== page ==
Freeman’s waving of the Aboriginal flag was technically a breach of the Olympic charter, which only permits national flags during celebrations. But no one really seemed to care — by contrast, an Indigenous Australian athlete demonstrating pride in their heritage was met with overwhelming acclaim. Even Howard, who criticised Freeman for doing the same after winning gold at the 1994 Commonwealth Games, had enough sense to keep his mouth shut this time around. Puts 2015 to shame, to be quite honest.
Smashing The USA Swim Team Like Guitars
There are few greater Australian pastimes than pissing all over America, and a fantastic opportunity for doing just that presented itself in the lead-up to the 2000 Games, when Gary Hall Jr. of the American team for the 4×100 metre men’s swimming final promised they would “smash [the Australian team] like guitars”.
The race speaks for itself. Trust me.
Our Ian. Just Our Ian, Everywhere, All The Time, Forever.
Thorpe was 17 years old at the time of the Sydney Olympics. He couldn’t vote or buy a beer, but he won us about 20 percent of our gold medals, as well as two silvers, making him the overall top medalist of the Games.
He was charming and gracious and everything you could want in a national representative. Since then Thorpe has struggled with mental illness, his sexuality and a fickle media, but has remained an upstanding young bloke who you could introduce to your mother, no problems. As Annabel Crabb wrote earlier this year: “How much we have asked of this man. How rarely he has disappointed us.”
Matt Shirvington And His Famous Balls
Let’s just put this bluntly: Shirvo’s balls were a national spectacle.
Oh yeah, and he ran pretty well too.
Eric The Eel For President
Eric “the Eel” Moussambani needs no introduction. A generation of Aussie kids grew up with Equatorial Guinea’s most iconic swimmer as a beacon in their minds, a hero for the ages.
Eric made it to the Games despite never having swum in an Olympic pool before, and he captured the hearts of Australians in his three-man heat — which quickly became a one-man heat after his two competitors were disqualified for a false start. Eric managed the 100m freestyle in one minute and 52 seconds — a time which Roy and HG correctly declared “the Equatorial Guinea record”. The footage of that swim, and of a whole stadium rising as one for the plucky Equatorial Guinean, is truly one of the great moments in sporting history.
Sydney, She Glowed
Fifteen years ago, Sydney was affordable, loveable, and spread out. Games public transport was notoriously fantastic for the first time in the city’s history since they ripped up all the tram lines for no reason, and despite the failed ambition to get electronic ticketing done in time (we got around to it a quick 14 years later), the city just worked.
Circular Quay was home to a huge screen, where rolling Olympics coverage was played. Also, the amazing fireworks displays around the Sydney Harbour Bridge for the Opening and Closing ceremonies were once-in-a-lifetime and definitely can’t be experienced roughly every time Sydney has a big event on, has a New Years Eve party or just has a shitload of pretty boomsticks to let off for no reason.
Aussie Music Legends Going All Out
From the now-inexplicable popularity of Vanessa Amorosi to Men at Work‘s banger of a ‘Land Down under’ remix to a Channel 7 newsreader solemnly declaring that Jimmy Barnes‘ voice “would test the walls of Jericho themselves,” the Games was a showcase of Australian music at its finest and its most ridiculous.
But arguably topping them all came John Farnham, who closed the final episode of The Dream with a legendary rendition of ‘Go You Good Thing’. What a song. What a country.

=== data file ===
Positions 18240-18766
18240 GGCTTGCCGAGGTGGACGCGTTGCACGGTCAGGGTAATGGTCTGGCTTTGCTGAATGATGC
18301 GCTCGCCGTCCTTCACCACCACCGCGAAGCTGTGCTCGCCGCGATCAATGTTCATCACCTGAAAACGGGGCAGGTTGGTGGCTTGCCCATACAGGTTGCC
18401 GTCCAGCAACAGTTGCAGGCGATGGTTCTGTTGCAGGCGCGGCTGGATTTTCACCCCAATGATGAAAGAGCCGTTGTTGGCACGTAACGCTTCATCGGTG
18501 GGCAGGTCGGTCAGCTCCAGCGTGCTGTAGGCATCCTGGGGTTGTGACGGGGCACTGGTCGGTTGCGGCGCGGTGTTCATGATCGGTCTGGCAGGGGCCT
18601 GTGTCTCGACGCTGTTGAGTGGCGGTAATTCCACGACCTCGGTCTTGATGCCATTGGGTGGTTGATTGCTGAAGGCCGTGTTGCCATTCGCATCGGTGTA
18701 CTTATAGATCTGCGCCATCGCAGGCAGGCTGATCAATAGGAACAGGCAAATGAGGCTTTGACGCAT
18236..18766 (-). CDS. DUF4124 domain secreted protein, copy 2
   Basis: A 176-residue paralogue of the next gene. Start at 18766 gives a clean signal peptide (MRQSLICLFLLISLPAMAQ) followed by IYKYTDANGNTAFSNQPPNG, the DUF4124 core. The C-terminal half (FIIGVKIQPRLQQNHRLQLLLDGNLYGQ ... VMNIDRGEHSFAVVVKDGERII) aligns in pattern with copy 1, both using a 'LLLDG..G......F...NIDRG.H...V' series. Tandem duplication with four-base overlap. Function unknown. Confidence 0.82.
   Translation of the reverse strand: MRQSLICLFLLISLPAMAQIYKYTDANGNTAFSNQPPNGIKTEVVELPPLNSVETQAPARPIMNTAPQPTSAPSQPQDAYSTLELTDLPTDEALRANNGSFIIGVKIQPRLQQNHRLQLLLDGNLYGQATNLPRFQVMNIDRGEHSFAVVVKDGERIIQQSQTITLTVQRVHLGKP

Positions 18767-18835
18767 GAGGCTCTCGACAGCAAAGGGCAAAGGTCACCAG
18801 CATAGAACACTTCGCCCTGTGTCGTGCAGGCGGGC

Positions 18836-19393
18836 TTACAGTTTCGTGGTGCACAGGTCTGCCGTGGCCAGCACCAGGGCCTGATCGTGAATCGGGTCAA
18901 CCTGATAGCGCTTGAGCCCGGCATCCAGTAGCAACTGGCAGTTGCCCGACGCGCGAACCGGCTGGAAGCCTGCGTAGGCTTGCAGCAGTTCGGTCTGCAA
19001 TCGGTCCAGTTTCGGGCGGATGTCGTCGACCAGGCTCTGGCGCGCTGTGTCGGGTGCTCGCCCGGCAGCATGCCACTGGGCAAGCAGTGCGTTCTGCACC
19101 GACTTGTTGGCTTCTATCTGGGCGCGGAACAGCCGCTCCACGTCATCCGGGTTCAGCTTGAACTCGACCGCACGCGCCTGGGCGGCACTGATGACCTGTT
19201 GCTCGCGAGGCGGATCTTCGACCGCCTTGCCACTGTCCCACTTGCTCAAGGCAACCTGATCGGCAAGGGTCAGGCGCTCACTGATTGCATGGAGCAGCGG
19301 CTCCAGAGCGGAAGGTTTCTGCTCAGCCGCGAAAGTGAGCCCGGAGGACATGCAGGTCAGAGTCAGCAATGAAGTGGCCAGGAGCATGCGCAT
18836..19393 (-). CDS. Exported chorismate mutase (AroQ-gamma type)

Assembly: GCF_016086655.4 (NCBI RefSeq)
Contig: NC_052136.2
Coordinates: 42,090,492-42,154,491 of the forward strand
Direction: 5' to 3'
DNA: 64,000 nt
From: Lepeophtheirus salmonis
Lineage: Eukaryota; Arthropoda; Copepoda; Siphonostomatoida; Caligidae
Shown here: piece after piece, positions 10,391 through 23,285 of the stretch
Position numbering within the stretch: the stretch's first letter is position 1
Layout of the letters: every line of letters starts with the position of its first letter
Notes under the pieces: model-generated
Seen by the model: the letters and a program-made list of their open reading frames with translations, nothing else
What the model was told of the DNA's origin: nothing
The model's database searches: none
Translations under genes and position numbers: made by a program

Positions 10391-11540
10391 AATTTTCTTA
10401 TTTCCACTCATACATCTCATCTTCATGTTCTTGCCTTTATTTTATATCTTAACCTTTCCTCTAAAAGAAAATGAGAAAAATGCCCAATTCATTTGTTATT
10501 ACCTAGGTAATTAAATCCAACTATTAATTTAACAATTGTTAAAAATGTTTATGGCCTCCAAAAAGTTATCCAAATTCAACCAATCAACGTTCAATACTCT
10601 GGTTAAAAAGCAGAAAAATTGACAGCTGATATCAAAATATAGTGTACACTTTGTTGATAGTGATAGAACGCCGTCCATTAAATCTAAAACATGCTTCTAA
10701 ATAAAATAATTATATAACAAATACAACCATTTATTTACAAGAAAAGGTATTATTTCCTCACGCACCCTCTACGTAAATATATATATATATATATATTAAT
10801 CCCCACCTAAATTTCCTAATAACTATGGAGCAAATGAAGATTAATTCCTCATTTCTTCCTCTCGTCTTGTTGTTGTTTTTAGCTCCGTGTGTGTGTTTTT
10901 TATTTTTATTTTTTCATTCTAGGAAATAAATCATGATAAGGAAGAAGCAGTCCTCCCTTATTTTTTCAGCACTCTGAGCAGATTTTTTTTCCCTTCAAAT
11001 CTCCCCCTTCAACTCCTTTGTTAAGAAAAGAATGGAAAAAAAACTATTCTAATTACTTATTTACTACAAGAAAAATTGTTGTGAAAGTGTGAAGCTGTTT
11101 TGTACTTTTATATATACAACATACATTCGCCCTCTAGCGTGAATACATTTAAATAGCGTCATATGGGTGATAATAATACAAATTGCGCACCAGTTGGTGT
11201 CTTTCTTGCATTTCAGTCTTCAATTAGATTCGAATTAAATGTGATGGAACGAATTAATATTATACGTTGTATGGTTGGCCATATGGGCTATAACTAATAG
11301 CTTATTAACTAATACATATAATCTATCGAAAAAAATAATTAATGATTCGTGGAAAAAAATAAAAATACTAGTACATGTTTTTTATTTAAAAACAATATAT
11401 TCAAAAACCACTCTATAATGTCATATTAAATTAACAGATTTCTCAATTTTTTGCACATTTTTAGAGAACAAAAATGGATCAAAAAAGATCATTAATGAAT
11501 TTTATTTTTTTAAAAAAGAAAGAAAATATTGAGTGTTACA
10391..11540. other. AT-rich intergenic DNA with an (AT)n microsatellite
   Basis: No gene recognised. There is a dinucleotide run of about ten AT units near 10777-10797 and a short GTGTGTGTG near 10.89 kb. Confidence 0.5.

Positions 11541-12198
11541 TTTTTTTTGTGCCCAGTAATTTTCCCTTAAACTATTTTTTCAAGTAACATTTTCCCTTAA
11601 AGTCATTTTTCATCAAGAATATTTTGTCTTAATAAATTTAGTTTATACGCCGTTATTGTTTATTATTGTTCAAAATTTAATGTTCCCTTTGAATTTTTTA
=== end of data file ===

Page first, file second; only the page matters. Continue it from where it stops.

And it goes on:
Jumping Jai Taurima
Far more importantly, though, he rocked a pair of speed dealers like a motherfucker. Former Prime Minister Tony Abbott would be proud.
The Closing Ceremony
At some point in late ‘99, I imagine, a bunch of Games officials huddled together in a room, drawing up final plans for the Closing Ceremony. They started to put together the guest list over a coffee, and someone got worked up and refused to take part — unless the ceremony included Paul Hogan, Greg Norman, and the Bananas in Pyjamas dancing together to a sick dance remix of ‘Land Down Under’ by Men At Work.
That person is a national hero and should be immortalised in marble on the Opera House forecourt.
Just How Bloody Good Everything Was
All kidding aside, the Sydney Games were the best ever and if you disagree I may fight you. Bob Carr will remind anyone who comes near him that he was NSW Premier during the Best Games Ever, even casually sledging the London 2012 games while he was Foreign Minister.
The Olympic Park site at Homebush now sees the Royal Easter Show and football seasons come and go, year after year, but if you walk around the Games site these days you get a real feeling that no other event will be held there that will come close to rivalling the Olympics.
Many countries don’t even want to host the Games anymore, citing the huge costs and risks involved. Beijing won the 2022 Winter Olympics bid off only one other nominee, and the IOC is finding it increasingly difficult to lure potential host cities into putting their hands up. But in 2000, the Olympics were a big thing, and they were well and truly ours.
Just one year after the Games ended, September 11 struck, and Australia lost a huge amount of our collective innocence with the “children overboard” controversy, and the introduction of the inhumane Pacific Solution. The years following brought the Bali bombings, our involvement in the Iraq War, and Mark Latham — and by the mid-noughties, we were a Properly Grown Up Country with our own set of political cynics, allegiances, and “national security” concerns.
As a point of particular significance, it’s marvellous to think our two biggest heroes of the 2000 Olympics were a proud Indigenous woman from Queensland and a bashful high school kid from Western Sydney. We pulled off the Games in supreme style and we proved that we could bloody well put on a huge, global event. The Olympics may be gone, but heroes live forever.
Mike de Waal is a born-and-bred Sydney-based writer. Mike tweets at @michaelrdw.
Feature image via Australian Olympic Committee.